Today we celebrate the birthdays of German composer Johannes Brahms (1833) and Russian composer Pytor Ilyich Tchaikovsky (1840). It's also the anniversary of Ludwig van Beethoven's world premiere of his Ninth Symphony (1824).
Wow! Big day in musical history, huh?
Let's take these in order:
1824 – Beethoven's Ninth Symphony played for the first time!
Remember, Beethoven didn't take a lot of time and trouble to name his musical works. This particular symphony's actual name is Symphony No. 9 in D minor, Op. 125. This was Beethoven's final complete symphony, and it is considered one of the best-known and greatest musical compositions ever written.
Have you ever heard this bit, called Ode to Joy?
1833 – Johannes Brahms born in Germany.
Because Brahms was German, like Beethoven, many people considered him Beethoven's successor. I imagine that this made Brahms feel a little insecure—how do you live up to greatness?—and, according to Classics for Kids, he resisted writing a symphony for years because he was “afraid his work would not be as good.” Eventually he got over his fear and produced four symphonies, and Brahms is often included with Bach and Beethoven in the “Three Bs.”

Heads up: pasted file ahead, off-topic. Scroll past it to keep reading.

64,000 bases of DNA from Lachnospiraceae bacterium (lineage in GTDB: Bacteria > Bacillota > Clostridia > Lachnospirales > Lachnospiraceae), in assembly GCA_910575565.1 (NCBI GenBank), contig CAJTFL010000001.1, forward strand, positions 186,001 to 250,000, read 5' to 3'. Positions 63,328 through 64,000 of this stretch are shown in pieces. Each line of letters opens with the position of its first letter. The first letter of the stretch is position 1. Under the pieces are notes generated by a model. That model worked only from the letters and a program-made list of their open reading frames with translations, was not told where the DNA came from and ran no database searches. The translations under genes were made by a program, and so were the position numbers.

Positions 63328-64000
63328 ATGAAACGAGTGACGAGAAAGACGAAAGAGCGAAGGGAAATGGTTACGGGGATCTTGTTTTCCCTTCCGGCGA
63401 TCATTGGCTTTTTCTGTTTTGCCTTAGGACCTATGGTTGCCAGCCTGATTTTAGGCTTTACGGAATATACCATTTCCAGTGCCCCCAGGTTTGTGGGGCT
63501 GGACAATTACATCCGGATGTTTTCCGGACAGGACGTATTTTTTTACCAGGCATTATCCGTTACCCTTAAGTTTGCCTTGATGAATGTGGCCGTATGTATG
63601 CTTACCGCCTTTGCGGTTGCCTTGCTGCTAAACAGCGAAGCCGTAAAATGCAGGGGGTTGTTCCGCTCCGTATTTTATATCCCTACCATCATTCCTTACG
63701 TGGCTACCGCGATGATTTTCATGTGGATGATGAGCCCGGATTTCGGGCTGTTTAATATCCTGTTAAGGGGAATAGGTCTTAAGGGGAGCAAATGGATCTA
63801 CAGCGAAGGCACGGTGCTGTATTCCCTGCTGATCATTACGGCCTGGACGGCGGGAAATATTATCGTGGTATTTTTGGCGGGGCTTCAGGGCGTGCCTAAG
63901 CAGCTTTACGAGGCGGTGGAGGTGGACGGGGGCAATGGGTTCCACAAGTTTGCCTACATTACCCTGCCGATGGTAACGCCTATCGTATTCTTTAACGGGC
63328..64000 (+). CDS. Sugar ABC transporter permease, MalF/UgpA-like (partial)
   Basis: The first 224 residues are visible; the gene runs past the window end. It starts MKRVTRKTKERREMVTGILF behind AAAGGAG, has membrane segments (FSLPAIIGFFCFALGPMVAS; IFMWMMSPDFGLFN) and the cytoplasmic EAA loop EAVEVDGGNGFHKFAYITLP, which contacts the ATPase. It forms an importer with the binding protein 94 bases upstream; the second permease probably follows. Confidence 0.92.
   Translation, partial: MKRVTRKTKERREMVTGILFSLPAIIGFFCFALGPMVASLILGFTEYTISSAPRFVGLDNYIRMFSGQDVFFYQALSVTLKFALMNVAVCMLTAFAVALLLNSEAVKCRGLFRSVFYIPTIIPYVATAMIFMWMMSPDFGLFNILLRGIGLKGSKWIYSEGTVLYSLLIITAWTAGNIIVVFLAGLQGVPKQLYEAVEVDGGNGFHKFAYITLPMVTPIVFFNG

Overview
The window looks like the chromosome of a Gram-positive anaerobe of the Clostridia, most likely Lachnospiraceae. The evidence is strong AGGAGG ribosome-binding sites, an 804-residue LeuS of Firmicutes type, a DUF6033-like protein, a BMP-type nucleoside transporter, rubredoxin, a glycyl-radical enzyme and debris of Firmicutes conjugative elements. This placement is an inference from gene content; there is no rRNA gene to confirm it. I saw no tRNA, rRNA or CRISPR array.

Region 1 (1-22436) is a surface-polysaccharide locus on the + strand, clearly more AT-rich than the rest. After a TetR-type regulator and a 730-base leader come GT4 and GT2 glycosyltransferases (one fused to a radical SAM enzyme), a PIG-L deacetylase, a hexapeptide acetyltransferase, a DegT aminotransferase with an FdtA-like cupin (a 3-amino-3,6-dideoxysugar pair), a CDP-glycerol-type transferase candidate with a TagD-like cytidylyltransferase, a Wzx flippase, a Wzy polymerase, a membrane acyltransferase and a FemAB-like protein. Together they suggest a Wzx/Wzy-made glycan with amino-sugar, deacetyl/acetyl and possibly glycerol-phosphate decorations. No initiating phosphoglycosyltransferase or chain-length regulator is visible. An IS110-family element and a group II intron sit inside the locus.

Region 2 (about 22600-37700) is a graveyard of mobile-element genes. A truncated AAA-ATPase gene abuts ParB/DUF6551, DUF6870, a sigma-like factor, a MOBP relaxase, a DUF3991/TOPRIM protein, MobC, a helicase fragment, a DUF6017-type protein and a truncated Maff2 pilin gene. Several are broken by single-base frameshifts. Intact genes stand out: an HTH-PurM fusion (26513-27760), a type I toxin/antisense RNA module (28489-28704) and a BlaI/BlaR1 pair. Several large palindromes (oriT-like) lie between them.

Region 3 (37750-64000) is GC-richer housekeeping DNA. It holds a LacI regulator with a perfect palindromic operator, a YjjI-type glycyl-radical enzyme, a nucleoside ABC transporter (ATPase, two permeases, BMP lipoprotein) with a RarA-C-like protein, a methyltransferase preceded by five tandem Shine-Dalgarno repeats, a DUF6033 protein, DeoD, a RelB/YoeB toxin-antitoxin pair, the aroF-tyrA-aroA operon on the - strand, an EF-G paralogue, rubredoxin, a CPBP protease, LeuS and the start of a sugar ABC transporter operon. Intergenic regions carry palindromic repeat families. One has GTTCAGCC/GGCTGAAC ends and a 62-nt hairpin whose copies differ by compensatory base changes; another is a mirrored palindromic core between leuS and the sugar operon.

You may have heard Brahms' Lullaby.
1840 – Pytor (Peter) Ilich Tchaikovsky born in Russia.
As a kid, Peter Tchaikovsky was a good musician. But his parents didn't think that was an “acceptable” profession, and they made him go to law school to prepare for a job in the civil service. He continued to study and work on music on the side. After three years in the civil service, and against his family's wishes, he quit his job and studied music full-time.
A wealthy widow became Tchaikovsky's patroness, sending him money every year so he could concentrate on composing music. She made sure that they would never meet face-to-face, but they exchanged more than a thousand letters over the course of 14 years!
You probably know Tchaikovsky's ballets The Nutcracker (which we can hear in the Disney movie Fantasia), The Sleeping Beauty (which we can hear in the Disney movie of the same name), and Swan Lake. Other super-famous pieces are the 1812 Overture (sometimes called the William Tell Overture or the Lone Ranger song) and Romeo and Juliet.